<datalist id="cities">
    <option value="New York City"></option>
    <option value="Tokyo"></option>
    <option value="Barcelona"></option>
    <option value="Mexico City"></option>
    <option value="Melbourne"></option>
    <option value="Other"></option>  
  </datalist>
Enter fullscreen mode Exit fullscreen mode
  • If you want to give users a text field to add a bit more detail than just one line, a textarea is the best. The rows and cols attribute determine the size of the box.
 <label for="extra">Anything else you want to add?</label>
 <textarea id="extra" name="extra" rows="3" cols="40">Enter extra info here</textarea>
Enter fullscreen mode Exit fullscreen mode
  • To add a submit button at the end you just need the following. The value attribute is what is printed on the button.
 <input type="submit" value="Send">
Enter fullscreen mode Exit fullscreen mode

Form Validation

  • Server-side validation means data is sent to the server to be checked and result returned. -Client-side validation means this is done in the browser so it is quicker and safer. -Form HTML example:
<form action="/example.html" method="POST">
  <label for="allergies">Do you have any dietary restrictions?</label>
  <br>
  <input id="allergies" name="allergies" type="text" required>
  <br>
  <input type="submit" value="Submit">
</form>
Enter fullscreen mode Exit fullscreen mode
  • This gives a simple label, box to type in and submit button. They might appear differently depending on the browser that the website is opened in.
  • The 'required' attribute in the input tag means that the form must be filled in and its not optional.
  • In a number field you can assign minimum and maximum acceptable values. These are added into the input tag e.g.
<input type="number" name="guess" id="guess" required min="1" max="10">
Enter fullscreen mode Exit fullscreen mode
  • Similarly, you can use minlength and maxlength attributes to add validation to text fields.
<input id="username" name="username" type="text" required minlength="3" maxlength="15">
Enter fullscreen mode Exit fullscreen mode
  • Pattern validation can limit the characters or number of characters given in a form. The following pattern attribute means that any lower case letter, upper case letter and number from 0-9 can be input. The + means that they can be used any number of times each.
<input id="username" name="username" type="text" required minlength="3" maxlength="15" pattern="[a-zA-Z0-9]+">
Enter fullscreen mode Exit fullscreen mode
  • In this next example it is saying only 0-9 can be used and in the curly braces, it means the number can be between 14 and 16 characters only.
required pattern="[0-9]{14,16}"
Enter fullscreen mode Exit fullscreen mode

Semantic HTML

  • The word semantic means “relating to meaning,” so semantic elements provide information about the content between the opening and closing tags.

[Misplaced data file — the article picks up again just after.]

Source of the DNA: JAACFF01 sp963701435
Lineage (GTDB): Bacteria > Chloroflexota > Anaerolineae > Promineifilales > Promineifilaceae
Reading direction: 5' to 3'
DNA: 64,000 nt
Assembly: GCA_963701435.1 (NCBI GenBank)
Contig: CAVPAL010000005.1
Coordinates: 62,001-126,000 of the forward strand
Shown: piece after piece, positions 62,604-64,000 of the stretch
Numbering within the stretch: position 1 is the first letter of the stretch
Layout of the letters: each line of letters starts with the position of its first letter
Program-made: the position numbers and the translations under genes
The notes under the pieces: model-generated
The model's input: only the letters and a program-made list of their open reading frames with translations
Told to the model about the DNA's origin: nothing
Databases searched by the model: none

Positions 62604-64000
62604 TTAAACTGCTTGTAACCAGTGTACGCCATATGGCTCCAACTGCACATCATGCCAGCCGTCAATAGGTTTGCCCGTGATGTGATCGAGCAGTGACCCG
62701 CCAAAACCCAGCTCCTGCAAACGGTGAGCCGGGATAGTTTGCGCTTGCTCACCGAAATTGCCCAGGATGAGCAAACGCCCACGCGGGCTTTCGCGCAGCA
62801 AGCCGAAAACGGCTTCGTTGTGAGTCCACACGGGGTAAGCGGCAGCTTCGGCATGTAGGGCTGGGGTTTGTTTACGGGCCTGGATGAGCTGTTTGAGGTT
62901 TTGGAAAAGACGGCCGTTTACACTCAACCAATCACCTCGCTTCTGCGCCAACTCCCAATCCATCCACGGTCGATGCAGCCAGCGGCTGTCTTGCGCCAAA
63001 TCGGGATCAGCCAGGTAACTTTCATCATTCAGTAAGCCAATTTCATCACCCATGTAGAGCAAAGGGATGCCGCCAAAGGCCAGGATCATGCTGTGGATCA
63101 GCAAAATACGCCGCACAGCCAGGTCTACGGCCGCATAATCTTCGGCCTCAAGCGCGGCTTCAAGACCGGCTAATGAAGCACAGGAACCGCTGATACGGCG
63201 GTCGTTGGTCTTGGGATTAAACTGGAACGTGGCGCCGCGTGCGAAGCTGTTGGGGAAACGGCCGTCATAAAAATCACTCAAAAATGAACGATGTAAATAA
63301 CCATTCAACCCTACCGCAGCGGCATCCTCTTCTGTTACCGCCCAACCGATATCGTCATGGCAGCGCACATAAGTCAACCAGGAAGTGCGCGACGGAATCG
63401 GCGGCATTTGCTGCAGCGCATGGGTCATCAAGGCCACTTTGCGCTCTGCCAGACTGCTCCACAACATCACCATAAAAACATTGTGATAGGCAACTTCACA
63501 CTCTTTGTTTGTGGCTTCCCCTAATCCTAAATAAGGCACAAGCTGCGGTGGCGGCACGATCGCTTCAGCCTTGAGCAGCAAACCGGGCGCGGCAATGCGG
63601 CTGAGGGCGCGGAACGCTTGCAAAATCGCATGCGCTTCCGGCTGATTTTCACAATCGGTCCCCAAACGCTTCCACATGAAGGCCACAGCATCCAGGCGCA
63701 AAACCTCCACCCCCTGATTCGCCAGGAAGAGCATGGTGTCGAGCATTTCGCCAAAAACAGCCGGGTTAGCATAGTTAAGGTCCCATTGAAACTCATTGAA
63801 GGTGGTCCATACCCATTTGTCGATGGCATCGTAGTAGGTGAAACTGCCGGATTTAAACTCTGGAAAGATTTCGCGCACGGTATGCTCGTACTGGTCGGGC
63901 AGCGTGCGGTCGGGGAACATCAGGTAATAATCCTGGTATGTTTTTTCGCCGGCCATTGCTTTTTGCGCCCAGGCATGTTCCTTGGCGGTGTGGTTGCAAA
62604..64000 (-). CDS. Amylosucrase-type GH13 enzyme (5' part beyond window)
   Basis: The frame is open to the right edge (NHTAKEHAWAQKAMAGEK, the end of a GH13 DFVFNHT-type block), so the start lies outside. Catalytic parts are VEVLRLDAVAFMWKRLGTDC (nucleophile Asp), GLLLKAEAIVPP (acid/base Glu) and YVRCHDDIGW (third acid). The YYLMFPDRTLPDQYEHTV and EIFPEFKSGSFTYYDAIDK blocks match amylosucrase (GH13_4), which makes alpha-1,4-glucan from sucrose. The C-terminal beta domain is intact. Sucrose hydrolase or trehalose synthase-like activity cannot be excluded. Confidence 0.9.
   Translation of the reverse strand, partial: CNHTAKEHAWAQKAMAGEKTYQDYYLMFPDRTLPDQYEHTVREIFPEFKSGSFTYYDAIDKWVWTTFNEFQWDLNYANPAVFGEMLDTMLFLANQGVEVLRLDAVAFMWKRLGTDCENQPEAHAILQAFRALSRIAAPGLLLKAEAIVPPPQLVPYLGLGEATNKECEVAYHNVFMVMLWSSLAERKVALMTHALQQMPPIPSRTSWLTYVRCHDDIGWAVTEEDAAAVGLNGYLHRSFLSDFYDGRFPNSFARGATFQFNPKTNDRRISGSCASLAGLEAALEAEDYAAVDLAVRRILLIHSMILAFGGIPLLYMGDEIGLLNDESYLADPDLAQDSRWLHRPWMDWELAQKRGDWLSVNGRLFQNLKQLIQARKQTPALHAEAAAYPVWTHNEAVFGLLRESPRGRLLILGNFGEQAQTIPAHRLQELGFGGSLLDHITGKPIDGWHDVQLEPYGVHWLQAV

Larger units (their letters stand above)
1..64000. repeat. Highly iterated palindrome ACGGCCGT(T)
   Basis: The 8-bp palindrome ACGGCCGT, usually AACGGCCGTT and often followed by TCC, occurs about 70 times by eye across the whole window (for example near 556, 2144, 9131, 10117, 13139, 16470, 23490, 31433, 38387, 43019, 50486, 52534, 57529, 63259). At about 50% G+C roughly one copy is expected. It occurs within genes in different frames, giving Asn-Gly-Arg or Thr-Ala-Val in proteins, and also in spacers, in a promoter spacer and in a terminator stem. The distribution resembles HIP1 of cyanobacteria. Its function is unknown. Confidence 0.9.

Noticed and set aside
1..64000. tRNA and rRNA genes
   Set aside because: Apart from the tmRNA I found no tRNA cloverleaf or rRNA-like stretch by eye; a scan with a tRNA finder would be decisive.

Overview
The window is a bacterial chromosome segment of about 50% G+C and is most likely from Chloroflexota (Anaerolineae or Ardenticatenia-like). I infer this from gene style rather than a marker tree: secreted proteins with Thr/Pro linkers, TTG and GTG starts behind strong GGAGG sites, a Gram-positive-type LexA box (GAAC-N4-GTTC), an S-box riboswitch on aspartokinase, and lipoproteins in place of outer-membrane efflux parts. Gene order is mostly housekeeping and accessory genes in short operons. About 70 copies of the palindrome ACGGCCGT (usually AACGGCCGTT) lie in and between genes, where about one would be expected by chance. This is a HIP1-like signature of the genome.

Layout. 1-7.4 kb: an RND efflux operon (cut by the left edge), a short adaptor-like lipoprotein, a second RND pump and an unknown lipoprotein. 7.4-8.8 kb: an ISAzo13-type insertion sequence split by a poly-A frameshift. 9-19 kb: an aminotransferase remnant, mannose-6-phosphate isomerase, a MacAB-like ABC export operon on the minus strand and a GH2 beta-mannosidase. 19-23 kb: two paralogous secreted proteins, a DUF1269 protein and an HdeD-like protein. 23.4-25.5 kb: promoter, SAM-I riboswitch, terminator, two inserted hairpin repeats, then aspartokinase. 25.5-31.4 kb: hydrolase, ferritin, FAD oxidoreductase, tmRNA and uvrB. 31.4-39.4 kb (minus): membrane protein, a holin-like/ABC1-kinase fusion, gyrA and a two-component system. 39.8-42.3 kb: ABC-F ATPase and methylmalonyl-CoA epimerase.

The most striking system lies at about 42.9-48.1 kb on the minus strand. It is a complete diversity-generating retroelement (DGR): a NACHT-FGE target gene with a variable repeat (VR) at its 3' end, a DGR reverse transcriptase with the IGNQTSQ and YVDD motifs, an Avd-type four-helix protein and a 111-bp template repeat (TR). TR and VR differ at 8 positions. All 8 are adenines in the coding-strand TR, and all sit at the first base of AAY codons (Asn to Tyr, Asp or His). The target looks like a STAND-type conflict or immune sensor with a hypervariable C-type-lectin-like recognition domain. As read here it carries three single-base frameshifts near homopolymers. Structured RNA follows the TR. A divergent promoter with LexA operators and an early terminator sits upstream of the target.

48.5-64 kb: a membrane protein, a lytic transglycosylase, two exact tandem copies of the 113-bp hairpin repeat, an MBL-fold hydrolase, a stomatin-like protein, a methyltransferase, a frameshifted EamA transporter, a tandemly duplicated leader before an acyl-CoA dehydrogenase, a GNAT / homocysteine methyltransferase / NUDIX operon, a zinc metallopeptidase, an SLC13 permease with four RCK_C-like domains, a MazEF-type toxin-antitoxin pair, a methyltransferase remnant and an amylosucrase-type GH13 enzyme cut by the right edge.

• It is better to use semantic HTML to improve the website accessibility (better for screen readers), it improves SEO and it's easier for other developers to read your code.
  • Some alternative to div tags are header, nav, main, article and footer (all require closing tags too.)
  • The section tag defines elements in a document, such as chapters, headings, or any other area of the document with the same theme.
  • The article element holds content that makes sense on its own. The article tag can hold content such as articles, blogs, comments, magazines, etc.
  • The aside element is used to mark additional information that can enhance another element but isn’t required in order to understand the main content. E.g. bibliographies, endnotes, comments etc.
  • You can use the figure tag to encapsulate media such as images, diagrams etc. The img src tags go inside the figure tags and you can also add a figcaption tag to describe the media. E.g:
<figure>
  <img src="https://codecademy-content.s3.amazonaws.com/courses/Semantic+HTML/dogimage.jpeg"/>
  <figcaption>This is a creepy photograph of a dog staring through a window.</figcaption>
</figure>
Enter fullscreen mode Exit fullscreen mode
  • You can add an audio file to a site and specify its type and for the browser to show controls in the attribute tag...
  <audio controls>
    <source src="https://codecademy-content.s3.amazonaws.com/courses/Semantic+HTML/dogBarking.mp3" type="audio/mp3"/>  
  </audio> 
Enter fullscreen mode Exit fullscreen mode
  • You can use video and embed tags to add other media. The video tag needs a closing tag, however embed is self closing. E.g.
<video src="https://codecademy-content.s3.amazonaws.com/courses/Semantic+HTML/dog+video.mp4" controls>Video not supported</video>

<embed src="https://codecademy-content.s3.amazonaws.com/courses/Semantic+HTML/dog-on-beach.gif"/>
Enter fullscreen mode Exit fullscreen mode

And now i've finished the HTML course, woop!
Alt Text

Discussion (0)

Forem Open with the Forem app